President Franklin Delano Roosevelt once stated, “A nation that destroys its soils destroys itself. Forests are the lungs of our land, purifying the air and giving fresh strength to our people.” As the thirty-second President of the United States, during a time of worldwide economic crisis and world war, Roosevelt recognized and addressed the need for conserving and protecting the nation’s natural resources. Roosevelt put forth the necessary effort to not only raise awareness, but also create a change in the literal ‘land’ of the free.
When Franklin D. Roosevelt (FDR) became U.S. President in 1933, he sought out the advice of modern-thinking experts in many fields in an effort to improve the then current environmental state of his country. It was not only Roosevelt who greatly expected results from these efforts, but his fellow citizens as well. With his long-term passion for nature and interest in the science of forestry and resource management, Franklin D. Roosevelt was particularly shocked by the waste of American natural resources during a time in which his country had such great need. In his inaugural address, he stated his belief on this subject before his fellow citizens, "Nature still offers her bounty and human efforts have multiplied it. Plenty is at our doorstep, but a generous use of it languishes in the very sight of the supply." This man knew of the rich treasures that lie within the loams and rolling hills of our country. He understood the benefits of its wealth, if employed resourcefully. His initiatives sought to intelligently utilize these resources while creating jobs for out-of-work Americans. Roosevelt’s environmental policies incorporated the emerging field of ecology with federal policies to manage watersheds, maintain forests, teach agriculture, and hold fast the flying soils of the southern plains. The main force behind this federal action was derived from the national surge in unemployment. The economic collapse of 1929 left millions of American citizens incapable of making a living. These unfortunate financial setbacks were most evident in the American southern plains region.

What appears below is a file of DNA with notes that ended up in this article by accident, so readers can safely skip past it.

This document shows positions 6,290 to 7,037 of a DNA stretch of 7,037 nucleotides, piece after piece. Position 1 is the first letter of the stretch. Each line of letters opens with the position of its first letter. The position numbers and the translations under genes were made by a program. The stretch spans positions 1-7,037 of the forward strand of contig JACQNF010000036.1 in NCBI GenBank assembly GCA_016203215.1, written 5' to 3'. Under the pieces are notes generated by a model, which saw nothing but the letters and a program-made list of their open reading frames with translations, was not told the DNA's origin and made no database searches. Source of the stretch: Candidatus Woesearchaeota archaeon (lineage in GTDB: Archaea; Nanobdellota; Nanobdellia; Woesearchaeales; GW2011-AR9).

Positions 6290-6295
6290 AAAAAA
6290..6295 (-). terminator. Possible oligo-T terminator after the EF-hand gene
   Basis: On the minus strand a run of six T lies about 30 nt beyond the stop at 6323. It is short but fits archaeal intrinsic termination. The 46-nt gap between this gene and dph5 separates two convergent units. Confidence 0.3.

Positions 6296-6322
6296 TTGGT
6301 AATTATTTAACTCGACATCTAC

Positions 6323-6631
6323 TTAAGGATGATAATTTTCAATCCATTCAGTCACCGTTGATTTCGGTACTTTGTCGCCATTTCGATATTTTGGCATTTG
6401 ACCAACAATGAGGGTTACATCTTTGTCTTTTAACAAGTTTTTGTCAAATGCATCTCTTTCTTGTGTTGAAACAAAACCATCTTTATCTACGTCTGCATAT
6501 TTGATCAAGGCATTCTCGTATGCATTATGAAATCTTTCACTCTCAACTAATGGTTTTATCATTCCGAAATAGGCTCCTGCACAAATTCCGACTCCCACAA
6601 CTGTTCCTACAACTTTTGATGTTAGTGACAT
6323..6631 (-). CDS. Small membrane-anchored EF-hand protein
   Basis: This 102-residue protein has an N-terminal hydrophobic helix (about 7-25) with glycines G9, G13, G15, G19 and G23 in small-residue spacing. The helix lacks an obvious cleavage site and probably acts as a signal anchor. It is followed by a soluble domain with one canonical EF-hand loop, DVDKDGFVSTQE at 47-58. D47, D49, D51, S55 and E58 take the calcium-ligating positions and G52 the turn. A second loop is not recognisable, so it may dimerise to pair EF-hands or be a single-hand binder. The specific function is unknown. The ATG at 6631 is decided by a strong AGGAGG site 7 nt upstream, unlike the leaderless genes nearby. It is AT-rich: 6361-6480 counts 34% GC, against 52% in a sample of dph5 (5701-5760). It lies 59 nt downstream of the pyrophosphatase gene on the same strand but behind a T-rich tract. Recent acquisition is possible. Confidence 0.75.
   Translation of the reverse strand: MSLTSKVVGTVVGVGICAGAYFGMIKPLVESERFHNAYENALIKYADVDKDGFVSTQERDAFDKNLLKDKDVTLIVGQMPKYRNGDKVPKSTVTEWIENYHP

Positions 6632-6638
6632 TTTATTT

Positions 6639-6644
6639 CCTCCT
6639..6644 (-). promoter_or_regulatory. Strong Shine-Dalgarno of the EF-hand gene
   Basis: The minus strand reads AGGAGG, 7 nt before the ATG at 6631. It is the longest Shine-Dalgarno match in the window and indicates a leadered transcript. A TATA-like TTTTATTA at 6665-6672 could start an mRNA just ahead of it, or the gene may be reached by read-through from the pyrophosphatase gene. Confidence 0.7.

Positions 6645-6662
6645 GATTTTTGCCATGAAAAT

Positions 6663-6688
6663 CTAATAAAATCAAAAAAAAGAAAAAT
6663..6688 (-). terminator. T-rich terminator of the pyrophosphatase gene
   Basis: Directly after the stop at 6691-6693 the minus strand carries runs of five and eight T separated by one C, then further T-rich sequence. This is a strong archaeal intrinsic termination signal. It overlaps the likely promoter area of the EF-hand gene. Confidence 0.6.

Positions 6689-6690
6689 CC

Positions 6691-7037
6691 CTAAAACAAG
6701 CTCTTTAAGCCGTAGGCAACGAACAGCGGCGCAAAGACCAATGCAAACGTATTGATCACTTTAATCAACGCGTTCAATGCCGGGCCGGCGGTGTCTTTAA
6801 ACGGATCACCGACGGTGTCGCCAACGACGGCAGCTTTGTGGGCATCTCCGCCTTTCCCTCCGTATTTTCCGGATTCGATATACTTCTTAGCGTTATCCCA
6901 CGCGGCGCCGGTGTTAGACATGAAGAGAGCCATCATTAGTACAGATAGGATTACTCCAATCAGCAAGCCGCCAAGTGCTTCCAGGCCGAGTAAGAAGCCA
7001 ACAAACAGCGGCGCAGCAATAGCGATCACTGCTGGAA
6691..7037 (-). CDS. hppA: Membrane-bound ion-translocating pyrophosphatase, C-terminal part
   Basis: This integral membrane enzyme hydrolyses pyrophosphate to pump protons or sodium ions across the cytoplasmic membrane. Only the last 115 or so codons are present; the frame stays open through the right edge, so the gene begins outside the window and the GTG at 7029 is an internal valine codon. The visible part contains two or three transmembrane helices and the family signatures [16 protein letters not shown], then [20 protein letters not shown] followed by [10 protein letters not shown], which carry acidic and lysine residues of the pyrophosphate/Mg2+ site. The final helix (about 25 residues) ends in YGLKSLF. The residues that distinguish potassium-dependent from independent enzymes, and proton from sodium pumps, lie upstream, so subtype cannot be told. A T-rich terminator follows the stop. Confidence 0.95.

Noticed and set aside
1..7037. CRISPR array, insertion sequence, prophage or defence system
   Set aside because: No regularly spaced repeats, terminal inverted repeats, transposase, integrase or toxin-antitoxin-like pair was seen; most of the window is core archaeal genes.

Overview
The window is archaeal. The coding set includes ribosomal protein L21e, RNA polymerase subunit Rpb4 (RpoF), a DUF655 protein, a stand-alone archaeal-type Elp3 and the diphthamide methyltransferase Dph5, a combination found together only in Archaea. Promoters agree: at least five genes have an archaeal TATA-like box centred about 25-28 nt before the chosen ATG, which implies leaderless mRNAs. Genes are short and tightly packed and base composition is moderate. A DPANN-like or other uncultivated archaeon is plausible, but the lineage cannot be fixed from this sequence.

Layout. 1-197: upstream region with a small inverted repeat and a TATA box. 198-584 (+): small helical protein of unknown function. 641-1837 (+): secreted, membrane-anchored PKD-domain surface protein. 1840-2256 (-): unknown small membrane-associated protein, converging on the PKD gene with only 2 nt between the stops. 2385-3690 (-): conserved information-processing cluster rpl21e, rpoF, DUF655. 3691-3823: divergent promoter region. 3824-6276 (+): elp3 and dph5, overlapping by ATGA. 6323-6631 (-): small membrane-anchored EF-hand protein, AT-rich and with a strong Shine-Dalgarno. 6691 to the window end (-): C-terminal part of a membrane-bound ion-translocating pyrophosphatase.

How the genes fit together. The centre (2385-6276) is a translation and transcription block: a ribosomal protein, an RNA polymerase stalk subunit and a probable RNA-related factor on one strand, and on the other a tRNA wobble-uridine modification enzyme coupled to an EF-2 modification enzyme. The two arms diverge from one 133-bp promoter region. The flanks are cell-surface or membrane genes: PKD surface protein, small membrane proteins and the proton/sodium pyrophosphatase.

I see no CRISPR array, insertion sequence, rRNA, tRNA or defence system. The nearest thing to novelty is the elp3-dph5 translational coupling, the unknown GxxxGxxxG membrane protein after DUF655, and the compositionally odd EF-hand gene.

Terrible drought combined with economic difficulty made it practically impossible for many farms in the rural mid-western United States to produce. Residents of Oklahoma fled westward to California, creating resettlement problems on top of already ...
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...ull of national and global changes in the 1930s, a man put forth the effort to preserve the ‘the fruited plains’ of his country. If not for the measures taken by him, the national and rural appreciation for our natural resources might have come much later. In the midst of World War II, an economic recession, and a paralytic illness of polio, this man noticed and fully understood the importance of a harmonious balance between the nation’s people and its soils.
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